One of the things that is so striking about this case is that Simmons always arranged to meet Sam in local shopping malls or amusement parks. These have become the only valves of release for suburban American white kids, these little "wholesome" make-believe towns of shopping and canned fun, where every interaction between people is under surveillance. In the malls you step in, buy, and leave. Social interactions, very important for kids, are a thin by-product of retailing. The malls have become combat zones in the American war with human needs. As I have said in the past, for most kids if they cannot buy it at the shopping mall or see it on TV, then it does not exist for them. In Sam Manzie's case, he did find it at the mall, but it was not something that he would ever be allowed to buy: only engage in for a while.

Sam's parents admitted that their son was a loner, a "nerd" type, who had grown up too tall, too thin, and too fast. He was not basketball material. Even in his farthest fantasies, he was not going to see his name on a box of Nikes. Schoolmates at the various Catholic schools where he was enrolled called him "Manzie the Pansy." His parents' Catholicism became another cage to keep him in--something else to condemn him with. Perhaps with another personality, one able to integrate itself and hide easier, Sam might have lost himself in the neutered Catholic rituals where so many closeted gay kids try to dissolve their guilt. He might have become a choirboy or an acolyte, and later become friendly with a well-meaning priest, who might have seduced him as quietly as Steve Simmons had.

But he was not that sort of boy, which was again a sort of twisted tragedy, because all of Sam's guilt and inner turmoil was not based on a Catholic model as much as the secular guilt kids now feel in committing a greater sin: they're not cool. They don't get along. And the places where they can hide safely, where their own beautiful, private imaginations are free to develop with any safe physical space around them, are quickly disappearing. Part of that space used to be a nurturing access adults had to kids: a closeness between generations which is the basis for most cultures. This is now almost lost.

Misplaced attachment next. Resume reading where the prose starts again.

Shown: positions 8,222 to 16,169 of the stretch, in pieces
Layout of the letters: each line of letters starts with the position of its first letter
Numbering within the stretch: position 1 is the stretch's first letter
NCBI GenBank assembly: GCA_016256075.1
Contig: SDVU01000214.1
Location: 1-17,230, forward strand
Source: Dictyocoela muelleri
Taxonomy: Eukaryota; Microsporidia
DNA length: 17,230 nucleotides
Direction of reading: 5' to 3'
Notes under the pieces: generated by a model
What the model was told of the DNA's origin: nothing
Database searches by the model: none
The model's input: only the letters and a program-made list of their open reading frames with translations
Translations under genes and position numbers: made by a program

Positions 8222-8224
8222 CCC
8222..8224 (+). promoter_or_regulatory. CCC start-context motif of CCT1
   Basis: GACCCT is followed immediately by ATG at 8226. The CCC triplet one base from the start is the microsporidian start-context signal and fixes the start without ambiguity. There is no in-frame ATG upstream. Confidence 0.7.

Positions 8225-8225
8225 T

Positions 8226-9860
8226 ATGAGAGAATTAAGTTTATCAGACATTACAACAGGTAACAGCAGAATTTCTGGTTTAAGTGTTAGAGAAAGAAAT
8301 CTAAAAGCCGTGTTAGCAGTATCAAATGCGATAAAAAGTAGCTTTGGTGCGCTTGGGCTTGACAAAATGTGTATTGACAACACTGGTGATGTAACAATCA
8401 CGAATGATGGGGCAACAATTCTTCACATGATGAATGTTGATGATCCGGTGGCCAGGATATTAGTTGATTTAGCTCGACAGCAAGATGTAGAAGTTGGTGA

The saddest thing about this story is that there was no way for someone openly gay--and not a "concerned" therapist--to talk to Sam. He or she could have assured the boy that basically he was all right; that with time things would get better. Or that he was going through a type of hell that many, if not most, gay men and lesbians have had to enter, and most of them with help can come out of. But that help can not just be in the form of therapy. But no one gay was there to assure him that he was not a predator and an accomplice, but simply a young man who had placed all trust in an older person, who was not the right one.

Instead this fourteen-year-old boy went from the arms of Steve Simmons, who was what in my own youth we used to call a "chicken queen," to the hands of the Monmouth County police and the FBI, who abused him in ways that were for the most part worse than anything Steve Simmons had come up with.

On September 22, Sam Manzie destroyed the wiretap that had been placed on his phone. He then called Simmons to let him know about the sting that would ensnare him. It was obvious that he had felt as much entrapped as Steve, and Steve--for better or worse--had been the only person who had any inkling of what this fifteen-year-old gay youth was going through. The tragedy of this is that Simmons used this information to get what he wanted, which was sex from Sam.

At one point Nick Manzie had been able to trace Simmons's whereabouts through Sam's phone bills. His son was running up bills of two and three hundred dollars a month to Long Island to speak with Simmons. Steve had passively said that he would refuse to speak with Sam again, if Nick insisted. At that point, he told Nick that the boy was only "counseling" him about technology and the Internet. "I had seen his website and called him with questions," Simmons said. Manzie, who realized that his son was drawn to men, then asked Simmons not to contact Sam again. Breaking off contact between Simmons and the boy caused Sam to go into a major depression. He locked himself in his room. He refused to eat. He became physically sick.